Plain English Guide to British Employment Law
It’s all in the mind: mental health in the workplace
Mental health charity Mind recently published research based on a survey of 15,000 employees across 30 organisations. The report reveals a number of differences between men and women noting that ‘although men are more likely to have mental health problems because of their job, women are more likely to open up and seek support from their line manager or employer’. There was also a difference in how men and women feel they are supported with 3 in 5 women saying their manager regularly checked on how they are feeling but only 1 in 2 men felt the same.
Mental ill-health in the workplace is an important issue with some estimates suggesting it could be costing £26 billion each year and perhaps 1 in 6 employees suffering mental ill-health issues. As such ignoring mental health issues does not make good business sense. Reasonable practices to accommodate such employees can help productivity and retention of staff as well as fulfilling legal obligations.
Employer’s legal responsibilities and employee protections
Employers have statutory health and safety duties to their employees to take reasonable care of them in the workplace. In addition, the Equality Act 2010 protects people from discrimination on grounds of gender, age or disability. Mental ill-health can fall under the category of disability, if it has an adverse effect on the ability to carry out normal day-to-day activities, and the Act protects such persons from unfair treatment.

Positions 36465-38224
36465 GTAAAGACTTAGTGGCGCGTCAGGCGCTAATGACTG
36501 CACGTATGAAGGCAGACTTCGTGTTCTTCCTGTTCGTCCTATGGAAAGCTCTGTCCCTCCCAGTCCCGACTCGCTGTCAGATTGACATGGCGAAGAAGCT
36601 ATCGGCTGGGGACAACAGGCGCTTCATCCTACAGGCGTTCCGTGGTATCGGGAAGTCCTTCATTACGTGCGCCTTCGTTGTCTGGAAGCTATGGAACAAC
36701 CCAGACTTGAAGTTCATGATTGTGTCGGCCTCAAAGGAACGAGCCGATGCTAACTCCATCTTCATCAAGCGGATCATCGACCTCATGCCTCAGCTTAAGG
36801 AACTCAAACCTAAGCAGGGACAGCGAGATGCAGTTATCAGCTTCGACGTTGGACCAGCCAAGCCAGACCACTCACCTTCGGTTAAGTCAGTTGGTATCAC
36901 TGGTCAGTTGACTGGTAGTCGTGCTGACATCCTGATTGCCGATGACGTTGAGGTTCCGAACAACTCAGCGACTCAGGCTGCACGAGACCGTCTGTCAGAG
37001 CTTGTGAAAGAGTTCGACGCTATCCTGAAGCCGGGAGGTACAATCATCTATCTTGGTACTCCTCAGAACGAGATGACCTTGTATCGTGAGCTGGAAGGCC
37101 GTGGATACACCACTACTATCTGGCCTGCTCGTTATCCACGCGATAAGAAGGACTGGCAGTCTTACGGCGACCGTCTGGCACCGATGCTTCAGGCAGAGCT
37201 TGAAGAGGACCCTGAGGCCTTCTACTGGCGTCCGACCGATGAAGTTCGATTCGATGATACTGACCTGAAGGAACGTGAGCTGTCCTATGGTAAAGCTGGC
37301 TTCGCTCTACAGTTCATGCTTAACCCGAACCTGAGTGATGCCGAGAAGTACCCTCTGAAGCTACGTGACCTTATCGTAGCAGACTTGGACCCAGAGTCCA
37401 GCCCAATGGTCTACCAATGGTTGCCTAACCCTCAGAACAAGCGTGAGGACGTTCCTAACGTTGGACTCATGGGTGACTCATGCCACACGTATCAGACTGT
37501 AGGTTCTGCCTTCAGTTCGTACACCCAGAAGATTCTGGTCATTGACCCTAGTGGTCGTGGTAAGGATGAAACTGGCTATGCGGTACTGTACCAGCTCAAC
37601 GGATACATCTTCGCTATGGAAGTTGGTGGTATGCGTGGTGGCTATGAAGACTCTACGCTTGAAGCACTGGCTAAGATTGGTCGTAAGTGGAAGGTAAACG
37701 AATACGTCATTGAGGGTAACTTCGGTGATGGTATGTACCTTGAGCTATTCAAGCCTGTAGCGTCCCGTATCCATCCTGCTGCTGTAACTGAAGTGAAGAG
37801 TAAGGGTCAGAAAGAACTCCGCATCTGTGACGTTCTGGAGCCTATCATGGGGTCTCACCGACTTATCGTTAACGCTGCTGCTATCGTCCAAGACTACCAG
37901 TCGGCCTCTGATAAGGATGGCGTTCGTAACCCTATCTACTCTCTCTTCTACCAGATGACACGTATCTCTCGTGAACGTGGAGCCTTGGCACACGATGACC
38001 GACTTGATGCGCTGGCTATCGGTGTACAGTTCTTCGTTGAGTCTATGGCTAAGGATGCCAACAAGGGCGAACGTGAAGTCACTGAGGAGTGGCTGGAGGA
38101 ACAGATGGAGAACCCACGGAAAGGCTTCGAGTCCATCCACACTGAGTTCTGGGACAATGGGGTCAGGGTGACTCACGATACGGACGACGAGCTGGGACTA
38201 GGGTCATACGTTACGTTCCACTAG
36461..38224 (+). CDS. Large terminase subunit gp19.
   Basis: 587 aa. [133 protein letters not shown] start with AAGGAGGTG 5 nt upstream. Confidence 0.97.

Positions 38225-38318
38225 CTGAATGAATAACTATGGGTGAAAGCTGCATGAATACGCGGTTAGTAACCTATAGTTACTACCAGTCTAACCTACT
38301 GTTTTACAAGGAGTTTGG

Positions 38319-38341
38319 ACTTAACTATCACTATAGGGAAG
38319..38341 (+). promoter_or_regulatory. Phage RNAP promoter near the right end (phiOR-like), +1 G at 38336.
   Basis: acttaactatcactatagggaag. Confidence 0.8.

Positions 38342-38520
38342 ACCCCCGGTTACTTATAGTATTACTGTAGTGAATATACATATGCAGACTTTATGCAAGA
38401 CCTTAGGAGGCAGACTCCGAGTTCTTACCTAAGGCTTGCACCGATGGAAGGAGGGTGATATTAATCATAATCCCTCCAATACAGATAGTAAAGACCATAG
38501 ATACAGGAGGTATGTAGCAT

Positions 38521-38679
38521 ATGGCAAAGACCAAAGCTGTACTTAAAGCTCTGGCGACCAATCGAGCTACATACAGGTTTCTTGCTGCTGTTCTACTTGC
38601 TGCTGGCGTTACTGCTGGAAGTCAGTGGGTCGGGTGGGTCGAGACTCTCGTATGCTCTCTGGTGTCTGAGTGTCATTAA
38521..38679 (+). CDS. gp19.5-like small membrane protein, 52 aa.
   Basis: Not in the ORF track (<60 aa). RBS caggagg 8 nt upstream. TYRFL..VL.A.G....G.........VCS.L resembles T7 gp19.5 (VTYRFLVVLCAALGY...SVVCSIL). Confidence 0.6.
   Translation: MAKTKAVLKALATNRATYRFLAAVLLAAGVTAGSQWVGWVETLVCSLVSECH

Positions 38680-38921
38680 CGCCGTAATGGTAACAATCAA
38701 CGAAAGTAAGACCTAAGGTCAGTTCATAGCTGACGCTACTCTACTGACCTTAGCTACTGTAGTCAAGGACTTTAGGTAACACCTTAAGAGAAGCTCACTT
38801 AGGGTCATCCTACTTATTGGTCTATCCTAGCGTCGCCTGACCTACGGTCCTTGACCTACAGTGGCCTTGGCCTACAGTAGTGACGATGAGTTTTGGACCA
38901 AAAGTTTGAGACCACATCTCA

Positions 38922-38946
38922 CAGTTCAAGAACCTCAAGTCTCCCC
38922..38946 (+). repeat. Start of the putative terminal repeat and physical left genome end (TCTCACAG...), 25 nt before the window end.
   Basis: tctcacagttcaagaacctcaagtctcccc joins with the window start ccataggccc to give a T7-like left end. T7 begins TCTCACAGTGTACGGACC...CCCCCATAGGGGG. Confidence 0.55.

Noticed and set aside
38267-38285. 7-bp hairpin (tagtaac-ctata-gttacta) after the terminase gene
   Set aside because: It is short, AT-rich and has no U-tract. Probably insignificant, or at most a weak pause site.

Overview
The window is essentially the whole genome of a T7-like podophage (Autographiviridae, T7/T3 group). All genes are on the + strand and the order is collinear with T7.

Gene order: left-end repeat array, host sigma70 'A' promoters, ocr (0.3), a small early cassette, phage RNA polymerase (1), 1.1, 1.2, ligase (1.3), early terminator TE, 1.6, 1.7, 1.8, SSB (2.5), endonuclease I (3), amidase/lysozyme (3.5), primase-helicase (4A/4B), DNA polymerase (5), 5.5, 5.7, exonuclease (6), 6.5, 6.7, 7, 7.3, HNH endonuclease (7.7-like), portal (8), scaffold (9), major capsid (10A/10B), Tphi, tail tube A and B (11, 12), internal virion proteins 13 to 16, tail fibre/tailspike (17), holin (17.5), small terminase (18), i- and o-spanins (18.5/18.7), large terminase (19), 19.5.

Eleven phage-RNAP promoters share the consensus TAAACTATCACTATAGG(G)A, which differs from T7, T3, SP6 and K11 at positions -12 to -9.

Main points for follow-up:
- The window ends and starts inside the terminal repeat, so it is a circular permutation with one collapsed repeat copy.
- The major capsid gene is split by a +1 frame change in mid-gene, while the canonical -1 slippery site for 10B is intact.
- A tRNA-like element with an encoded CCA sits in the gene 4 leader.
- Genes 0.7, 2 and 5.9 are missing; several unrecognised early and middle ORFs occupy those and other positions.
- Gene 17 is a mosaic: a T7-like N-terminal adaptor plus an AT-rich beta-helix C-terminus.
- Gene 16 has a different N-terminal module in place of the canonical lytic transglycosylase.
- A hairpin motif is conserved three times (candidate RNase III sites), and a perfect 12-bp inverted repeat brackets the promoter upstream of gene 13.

Employer responsibility to make ‘reasonable adjustments’
An employer may be also be discriminating against an employee if the employer fails to make ‘reasonable adjustments’ in respect of the disabled person. Practical examples of such adjustments include altering working hours or patterns, providing quiet spaces, job sharing and HR support. The obligations apply to recruitment as well as existing employees.
An important caveat, however, especially in the context of the Mind research regarding men having more issues but being less open about them, is that the employer may have a defence where they are unaware of the disability. For example, in Secretary of State for Works and Pensions v Alam (2010) the employer was excused from the duty to make adjustments. The DWP did not know of the employee’s depression and could not reasonably have been expected to know that his disability placed him at a disadvantage.
The law provides important protections for those suffering mental ill-health in the workplace. These can benefit both employee and employer alike. But having rights and responsibilities is one thing, understanding them another.